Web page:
You have choices when it comes to your health care. When you get sick, you can see the doctor several ways—in the office, at an urgent care center, at home via phone or video chat just to name a few.

You also have options for those bigger medical moments, such as child birth or surgery.

Where you go for treatment can greatly affect how much you will pay for care and the type of care you can expect, so it makes sense to do a little research. Learn more about the types of care centers, then use the cost estimator to explore your options and make cost comparisons.

Hospitals

Hospitals are probably the first place you think of for medical procedures. Generally speaking, surgery and medical procedures at hospitals fall into two categories: inpatient and outpatient.

If you need overnight care, your doctor may order the hospital to admit you. You also may need inpatient hospital services if undergoing a high-risk procedure.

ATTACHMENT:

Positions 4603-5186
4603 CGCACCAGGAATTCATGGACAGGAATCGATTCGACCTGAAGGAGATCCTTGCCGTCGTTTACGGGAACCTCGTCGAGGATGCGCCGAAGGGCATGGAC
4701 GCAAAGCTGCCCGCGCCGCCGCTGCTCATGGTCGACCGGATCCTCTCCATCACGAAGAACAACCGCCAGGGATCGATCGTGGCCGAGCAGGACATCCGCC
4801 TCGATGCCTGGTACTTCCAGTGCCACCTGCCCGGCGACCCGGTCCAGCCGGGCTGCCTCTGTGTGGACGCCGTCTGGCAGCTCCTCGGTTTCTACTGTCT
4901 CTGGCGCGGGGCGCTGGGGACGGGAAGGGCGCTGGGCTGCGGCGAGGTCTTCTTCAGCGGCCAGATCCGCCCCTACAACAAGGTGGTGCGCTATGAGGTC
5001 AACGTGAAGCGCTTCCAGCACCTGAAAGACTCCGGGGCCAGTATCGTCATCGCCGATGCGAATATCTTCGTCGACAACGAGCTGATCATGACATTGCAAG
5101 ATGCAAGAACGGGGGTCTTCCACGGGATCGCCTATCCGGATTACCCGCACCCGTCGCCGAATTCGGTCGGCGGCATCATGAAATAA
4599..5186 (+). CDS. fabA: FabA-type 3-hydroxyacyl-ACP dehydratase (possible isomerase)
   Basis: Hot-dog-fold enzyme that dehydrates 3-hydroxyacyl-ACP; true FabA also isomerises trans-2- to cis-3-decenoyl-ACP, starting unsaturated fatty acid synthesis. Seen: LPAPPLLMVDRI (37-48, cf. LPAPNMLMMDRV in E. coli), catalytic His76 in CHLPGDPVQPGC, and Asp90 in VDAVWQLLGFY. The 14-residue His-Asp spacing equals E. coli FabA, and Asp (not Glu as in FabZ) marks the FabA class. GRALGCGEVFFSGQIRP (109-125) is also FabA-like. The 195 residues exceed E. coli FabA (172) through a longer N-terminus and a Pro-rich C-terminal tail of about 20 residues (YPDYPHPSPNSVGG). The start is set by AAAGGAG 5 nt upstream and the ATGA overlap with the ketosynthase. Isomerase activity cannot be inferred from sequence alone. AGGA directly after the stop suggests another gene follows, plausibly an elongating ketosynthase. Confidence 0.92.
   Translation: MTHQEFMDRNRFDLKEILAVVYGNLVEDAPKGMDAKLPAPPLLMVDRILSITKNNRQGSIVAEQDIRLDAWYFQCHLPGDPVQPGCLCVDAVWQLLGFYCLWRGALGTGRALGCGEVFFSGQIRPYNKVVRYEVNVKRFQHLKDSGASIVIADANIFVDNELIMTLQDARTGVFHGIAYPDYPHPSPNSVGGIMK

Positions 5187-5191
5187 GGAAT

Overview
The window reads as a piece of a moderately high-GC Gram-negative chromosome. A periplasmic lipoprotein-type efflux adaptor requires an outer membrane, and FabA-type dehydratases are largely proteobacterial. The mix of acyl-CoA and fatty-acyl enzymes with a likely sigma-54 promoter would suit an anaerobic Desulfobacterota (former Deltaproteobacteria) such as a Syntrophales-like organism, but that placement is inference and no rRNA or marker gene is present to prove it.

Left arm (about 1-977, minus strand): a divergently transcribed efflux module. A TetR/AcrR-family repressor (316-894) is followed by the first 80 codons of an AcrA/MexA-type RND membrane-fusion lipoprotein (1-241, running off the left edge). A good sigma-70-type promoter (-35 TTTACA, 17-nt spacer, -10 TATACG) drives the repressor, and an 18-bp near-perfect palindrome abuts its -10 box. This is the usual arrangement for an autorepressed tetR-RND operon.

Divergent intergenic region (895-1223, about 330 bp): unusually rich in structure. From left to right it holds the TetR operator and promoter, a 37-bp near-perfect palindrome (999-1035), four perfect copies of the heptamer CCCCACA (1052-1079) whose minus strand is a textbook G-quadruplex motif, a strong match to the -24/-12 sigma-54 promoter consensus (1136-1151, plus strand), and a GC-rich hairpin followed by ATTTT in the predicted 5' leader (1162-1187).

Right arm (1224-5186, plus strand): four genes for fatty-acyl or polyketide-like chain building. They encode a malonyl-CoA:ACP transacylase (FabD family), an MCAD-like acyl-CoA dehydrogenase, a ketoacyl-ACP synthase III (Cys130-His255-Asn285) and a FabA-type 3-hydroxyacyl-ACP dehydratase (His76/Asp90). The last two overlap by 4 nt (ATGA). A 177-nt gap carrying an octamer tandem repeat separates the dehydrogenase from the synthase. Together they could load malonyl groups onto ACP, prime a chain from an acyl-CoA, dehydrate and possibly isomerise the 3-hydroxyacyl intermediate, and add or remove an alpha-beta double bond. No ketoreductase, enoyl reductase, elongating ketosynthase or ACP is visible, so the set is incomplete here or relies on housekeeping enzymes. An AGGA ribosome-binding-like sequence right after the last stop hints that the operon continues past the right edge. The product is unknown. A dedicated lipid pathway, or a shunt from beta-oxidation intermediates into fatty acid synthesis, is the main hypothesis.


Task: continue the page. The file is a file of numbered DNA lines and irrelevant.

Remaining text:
If you don't need to stay overnight and your procedure is low risk, your doctor may refer you to outpatient hospital services.

Many routine surgeries and medical procedures qualify for outpatient services. Even as an outpatient, you'll still be near an ER and an intensive care unit if there are complications.

Surgery centers

"Ambulatory surgical centers," better known as surgery centers, are run by doctors and/or large health care companies, and offer a wide range of medical procedures that do not require overnight care.

The fee for procedures at surgery centers often, but not always, is less than the fee at a hospital. If you are planning a low-risk surgery or procedure that does not require overnight care, you may want to consider going to a surgery center.

If there are any complications during or after the procedure, your doctor still may refer you to a hospital for treatment.

Birthing centers

While many women give birth in a hospital, birthing centers also are an option.

Birthing centers can range from centers that are affiliated with a hospital to independent centers with direct-entry midwives and no M.D. on site.

The services available and treatment approach can vary, too. A hospital-affiliated center may provide medical pain relief, while others may limit medical intervention to providing oxygen and clearing of a baby's airways via catheters.  

If you are pregnant or considering becoming pregnant, you can likely tour birthing centers and ask questions about prenatal care and the type of services available during labor.